Posts filed under “Trading”
A few weeks ago, Yale Professor Robert Shiller won the Nobel prize for his work on irrationality and inefficiency of markets. Since then, we have been treated to a plethora of stories on some of his other work — especially so-called CAPE, Shiller’s measure of long term valuation. The general consensus seems to be that CAPE — the cyclically adjusted price-to-earnings ratio – is elevated, stocks are overvalued, and a crash is imminent.
This is a misreading of both valuation measures, as well as causes of crashes.
CAPE looks at the prior 10 years of trailing earnings. It smooths out any given quarters’ ups and downs, and theoretically includes a full business cycle. The way Shiller intended it to be used was to create a valuation metric that would suggest whether stocks are likely to outperform their average returns over the next 10 years.
Shiller’s CAPE does this well. As Mebane Faber of Cambria Investment Management observed, when CAPE measures are under 10, forward 10-year returns are outstanding. Over the long run, returns fall the higher CAPE rises. However, over the short run, it is anyone’s guess. The range of returns when CAPE is elevated is fairly broad. Indeed, CAPE has been over 20 for the past few years, and U.S equity returns have been strong.
Source: Mebane Faber
The problem we run into is that valuation is not a timing tool. A momentum trader will tell you from personal experience that overpriced stocks can and do get more expensive. Value investors will tell you from their personal experience that cheap stocks can get a whole lot cheaper.
Mean reversion does not occur immediately after an asset moves away from its long-term trend. Any bond trader can tell you that from their personal experience of the past 30 years.
Nanex did some digging into market data before the Nasdaq blackout at 12:20 EDT on August 22, 2013. They discovered several significant periods of extremely high quote volume. By plotting the number of messages for each of the 6 multicast lines used by the Tape C SIP (Securities Information Processor), we discovered the quote blasts map directly to individual multicast lines.
Note that this is the data feed that Nasdaq claimed as the source of he bad data.
“The first chart above plots the number of messages for each multicast line between 10:50 and 12:10 EDT. Note there are several message surges: each of which is confined to an individual multicast lines (single color). The surge on line #6 at 10:55 (red line) is from zeroed bids and asks from ARCA (this is detailed in another chart below). The 3 surges at 11:48 (blue), 11:50 (red) and 11:54 (green) are actually from a resending of the previous 50 minutes worth of quotes as if they were new quotes. Each quote had a new timestamp and marked as if it were real-time – which caused these quotes to update the NBBO! We detail this in the stock ORLY in 2 below.”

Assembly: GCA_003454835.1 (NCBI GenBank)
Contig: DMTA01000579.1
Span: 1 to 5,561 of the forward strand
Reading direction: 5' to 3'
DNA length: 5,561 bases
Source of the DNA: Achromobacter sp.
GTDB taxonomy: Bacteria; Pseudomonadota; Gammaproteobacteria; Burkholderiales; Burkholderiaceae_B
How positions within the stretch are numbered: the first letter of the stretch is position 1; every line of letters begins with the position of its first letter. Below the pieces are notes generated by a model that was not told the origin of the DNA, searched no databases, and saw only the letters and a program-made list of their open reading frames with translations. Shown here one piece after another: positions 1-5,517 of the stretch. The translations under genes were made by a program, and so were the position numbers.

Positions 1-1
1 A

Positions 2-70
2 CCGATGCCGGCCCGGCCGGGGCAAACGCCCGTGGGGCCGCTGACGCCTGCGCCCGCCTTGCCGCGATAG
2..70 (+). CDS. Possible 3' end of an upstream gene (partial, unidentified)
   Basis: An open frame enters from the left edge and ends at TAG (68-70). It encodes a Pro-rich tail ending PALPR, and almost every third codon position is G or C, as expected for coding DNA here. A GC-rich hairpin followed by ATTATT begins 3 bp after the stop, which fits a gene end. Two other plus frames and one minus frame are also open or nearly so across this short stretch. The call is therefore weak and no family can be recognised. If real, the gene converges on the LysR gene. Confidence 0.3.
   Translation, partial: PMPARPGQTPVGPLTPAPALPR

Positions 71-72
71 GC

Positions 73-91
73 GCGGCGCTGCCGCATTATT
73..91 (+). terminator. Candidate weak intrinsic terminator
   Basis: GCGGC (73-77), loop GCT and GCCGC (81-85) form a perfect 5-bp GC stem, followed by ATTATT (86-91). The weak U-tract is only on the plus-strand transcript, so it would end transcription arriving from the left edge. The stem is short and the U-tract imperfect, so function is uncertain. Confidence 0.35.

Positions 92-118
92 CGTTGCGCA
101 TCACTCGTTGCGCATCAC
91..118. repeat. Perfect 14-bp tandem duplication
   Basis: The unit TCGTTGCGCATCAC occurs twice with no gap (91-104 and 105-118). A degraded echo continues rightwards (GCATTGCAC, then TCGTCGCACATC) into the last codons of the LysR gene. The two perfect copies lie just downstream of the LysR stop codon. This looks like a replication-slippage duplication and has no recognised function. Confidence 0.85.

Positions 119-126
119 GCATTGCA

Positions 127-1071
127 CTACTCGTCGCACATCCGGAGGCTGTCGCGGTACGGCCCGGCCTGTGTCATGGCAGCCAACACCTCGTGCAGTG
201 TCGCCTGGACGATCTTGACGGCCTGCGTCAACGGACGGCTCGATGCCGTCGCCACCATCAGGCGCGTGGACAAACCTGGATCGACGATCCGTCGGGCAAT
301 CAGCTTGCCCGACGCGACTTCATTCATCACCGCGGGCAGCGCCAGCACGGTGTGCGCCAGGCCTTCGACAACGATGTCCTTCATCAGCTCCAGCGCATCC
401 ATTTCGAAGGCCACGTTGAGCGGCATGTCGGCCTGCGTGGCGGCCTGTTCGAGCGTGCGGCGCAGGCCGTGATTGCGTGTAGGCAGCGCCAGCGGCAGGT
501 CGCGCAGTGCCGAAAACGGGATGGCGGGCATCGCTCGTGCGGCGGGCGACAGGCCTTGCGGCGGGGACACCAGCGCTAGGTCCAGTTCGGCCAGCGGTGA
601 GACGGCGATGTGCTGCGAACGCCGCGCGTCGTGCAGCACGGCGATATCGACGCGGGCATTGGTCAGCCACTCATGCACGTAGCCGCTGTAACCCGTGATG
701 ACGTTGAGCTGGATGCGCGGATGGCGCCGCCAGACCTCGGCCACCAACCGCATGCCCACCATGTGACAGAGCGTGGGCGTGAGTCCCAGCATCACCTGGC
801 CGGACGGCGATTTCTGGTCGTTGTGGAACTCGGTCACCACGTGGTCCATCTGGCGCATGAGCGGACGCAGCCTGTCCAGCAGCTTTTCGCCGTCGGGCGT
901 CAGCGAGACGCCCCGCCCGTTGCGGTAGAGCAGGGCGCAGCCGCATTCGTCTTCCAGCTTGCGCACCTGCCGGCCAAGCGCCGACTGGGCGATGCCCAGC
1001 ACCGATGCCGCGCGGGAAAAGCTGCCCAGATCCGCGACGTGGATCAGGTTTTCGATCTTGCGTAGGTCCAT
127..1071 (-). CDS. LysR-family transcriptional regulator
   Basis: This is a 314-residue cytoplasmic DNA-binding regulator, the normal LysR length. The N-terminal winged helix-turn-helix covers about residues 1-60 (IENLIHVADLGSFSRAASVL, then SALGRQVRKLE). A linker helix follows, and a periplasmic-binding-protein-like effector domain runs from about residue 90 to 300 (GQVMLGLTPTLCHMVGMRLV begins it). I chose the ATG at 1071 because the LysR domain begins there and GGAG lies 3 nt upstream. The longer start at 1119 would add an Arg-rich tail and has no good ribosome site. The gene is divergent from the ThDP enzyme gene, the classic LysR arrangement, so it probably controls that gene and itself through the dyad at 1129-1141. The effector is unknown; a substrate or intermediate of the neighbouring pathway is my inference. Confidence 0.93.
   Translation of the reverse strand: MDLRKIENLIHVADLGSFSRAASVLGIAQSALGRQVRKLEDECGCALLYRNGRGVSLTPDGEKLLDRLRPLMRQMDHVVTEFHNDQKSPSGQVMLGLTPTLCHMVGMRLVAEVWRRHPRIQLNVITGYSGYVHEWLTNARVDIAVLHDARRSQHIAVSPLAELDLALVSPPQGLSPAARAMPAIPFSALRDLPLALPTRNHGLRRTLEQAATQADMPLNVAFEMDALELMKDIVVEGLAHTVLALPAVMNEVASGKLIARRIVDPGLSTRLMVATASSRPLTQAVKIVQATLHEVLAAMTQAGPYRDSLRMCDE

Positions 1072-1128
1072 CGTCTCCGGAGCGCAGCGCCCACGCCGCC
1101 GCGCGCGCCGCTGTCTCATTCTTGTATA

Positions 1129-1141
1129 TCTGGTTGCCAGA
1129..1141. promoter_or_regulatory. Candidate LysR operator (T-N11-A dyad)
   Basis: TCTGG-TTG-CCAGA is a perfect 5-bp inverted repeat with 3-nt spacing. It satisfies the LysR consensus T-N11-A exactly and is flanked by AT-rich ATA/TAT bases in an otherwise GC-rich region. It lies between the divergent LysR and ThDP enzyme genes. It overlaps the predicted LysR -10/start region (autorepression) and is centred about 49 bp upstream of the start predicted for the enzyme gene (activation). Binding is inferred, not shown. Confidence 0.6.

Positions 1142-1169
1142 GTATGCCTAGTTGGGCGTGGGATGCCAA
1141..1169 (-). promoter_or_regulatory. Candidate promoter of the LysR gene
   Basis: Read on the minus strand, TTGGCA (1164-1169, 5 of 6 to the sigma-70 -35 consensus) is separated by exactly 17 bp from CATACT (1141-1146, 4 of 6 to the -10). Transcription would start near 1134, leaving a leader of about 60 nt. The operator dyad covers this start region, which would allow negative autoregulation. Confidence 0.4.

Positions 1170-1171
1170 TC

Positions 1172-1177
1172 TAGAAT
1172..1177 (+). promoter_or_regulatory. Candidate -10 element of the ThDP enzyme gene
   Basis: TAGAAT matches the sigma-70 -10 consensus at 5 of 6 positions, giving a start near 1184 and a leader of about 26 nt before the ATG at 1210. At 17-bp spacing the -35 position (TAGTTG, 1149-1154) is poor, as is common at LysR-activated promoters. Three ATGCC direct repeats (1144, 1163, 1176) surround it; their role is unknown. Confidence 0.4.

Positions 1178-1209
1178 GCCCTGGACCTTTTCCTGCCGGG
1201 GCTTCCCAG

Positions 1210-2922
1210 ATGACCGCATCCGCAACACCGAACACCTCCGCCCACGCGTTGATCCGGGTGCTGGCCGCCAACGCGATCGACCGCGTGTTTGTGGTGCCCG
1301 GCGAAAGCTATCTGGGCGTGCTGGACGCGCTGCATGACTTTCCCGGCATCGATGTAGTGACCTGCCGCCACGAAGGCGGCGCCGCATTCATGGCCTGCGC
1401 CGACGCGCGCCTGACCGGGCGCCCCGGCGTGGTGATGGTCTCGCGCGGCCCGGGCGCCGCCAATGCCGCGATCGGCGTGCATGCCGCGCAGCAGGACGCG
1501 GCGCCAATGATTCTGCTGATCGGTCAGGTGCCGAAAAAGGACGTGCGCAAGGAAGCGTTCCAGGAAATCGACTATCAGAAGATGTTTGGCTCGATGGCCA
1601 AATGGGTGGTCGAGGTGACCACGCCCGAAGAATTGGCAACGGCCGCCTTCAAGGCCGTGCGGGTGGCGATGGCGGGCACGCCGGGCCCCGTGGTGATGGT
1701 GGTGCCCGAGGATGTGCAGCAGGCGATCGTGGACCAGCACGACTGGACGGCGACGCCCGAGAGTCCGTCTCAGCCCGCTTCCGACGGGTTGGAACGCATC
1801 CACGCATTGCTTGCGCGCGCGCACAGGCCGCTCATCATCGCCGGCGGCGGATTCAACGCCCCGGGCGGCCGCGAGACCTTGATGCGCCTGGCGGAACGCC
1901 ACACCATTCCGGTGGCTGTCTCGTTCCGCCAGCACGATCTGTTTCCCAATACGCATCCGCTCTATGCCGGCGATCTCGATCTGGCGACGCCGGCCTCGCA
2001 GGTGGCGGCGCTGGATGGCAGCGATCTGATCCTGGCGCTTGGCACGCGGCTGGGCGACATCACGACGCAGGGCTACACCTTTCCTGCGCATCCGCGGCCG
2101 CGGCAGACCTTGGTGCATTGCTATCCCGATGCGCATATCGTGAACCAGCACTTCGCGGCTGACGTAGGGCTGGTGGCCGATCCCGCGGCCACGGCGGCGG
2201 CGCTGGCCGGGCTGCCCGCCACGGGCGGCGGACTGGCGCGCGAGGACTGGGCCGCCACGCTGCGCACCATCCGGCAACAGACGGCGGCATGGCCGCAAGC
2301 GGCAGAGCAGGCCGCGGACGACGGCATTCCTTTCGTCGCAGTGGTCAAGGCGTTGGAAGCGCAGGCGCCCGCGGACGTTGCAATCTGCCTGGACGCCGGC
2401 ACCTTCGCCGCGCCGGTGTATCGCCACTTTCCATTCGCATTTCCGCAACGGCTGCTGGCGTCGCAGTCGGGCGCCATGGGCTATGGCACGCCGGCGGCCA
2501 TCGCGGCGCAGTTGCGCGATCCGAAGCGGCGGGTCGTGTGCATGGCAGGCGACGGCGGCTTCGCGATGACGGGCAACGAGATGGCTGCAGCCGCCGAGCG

We are slowly destroying the core structure of our capital markets.
We previously discussed what actually happens at the end of Trading Places (July 20th, 2013). As a follow up, Businessweek cornered legendary actor, comedian and entrepreneur Dan Aykroyd to find out why “Trading Places” is the greatest business movie of all time. Bloomberg, August 6 2013
Wherever you see red in the charts below, that’s when HFT received an unfair trading advantage and front ran other traders and investors. Click through, scroll down a bit, then hit start for samples of HFT front running Source: Nanex Nanex observes that: “Each chart plots trades and quote spreads from Nasdaq and…Read More
Exchanges Live In Glass Houses Joe Saluzzi, Sal Arnuk Themis Trading, July 2, 2013 The head of US Market Regulation for Nasdaq, John Zecca, just published a one page article titled “A Level Playing Field For Surveillance” . In his article, Mr. Zecca is calling for increased surveillance of dark pools. Specifically, Mr….Read More
Back in my days as a trader, I would peruse the lists of 52 week lows looking for reversal candidates. The key was finding an intelligent entry that had a very tight stop, so it presented a good risk reward. I am happy to risk one dollar to make three. Slowly build the position over…Read More
Really traders!?! Did you really believe that the Fed was never going to stop buying bonds? Really?!?
Do you think that the Fed was going to have an infinite accommodation, and that rates were going to stay at zero forever? Is that what you expected from the Central bank. C’mon, Really!?
And what about the dreaded hyper-inflation you have been warning us about for so long? Inflation has been so low for so long that it had its name legally changed to Deflation. Really!
Source: Trading Economics
Where you out the day Bernanke said he was targeting Unemployment, which has fallen from nearly 11% to 7.6%? Did you forget about that? Really!?!
And this entire Risk On rally — did you really think it was going to last forever? Really? US Equity are up nearly 150% over the past 5 years, didn’t you think it had to eventually slow down? Did you actually believe Markets were a uni-directional bet? Really?!?
The Fed has a dual mandate — stable prices and maximum employment. Did you really think there was a third component of maximizing your risk free equity returns? Really!?
This has been Really!?! With Ben & Janet.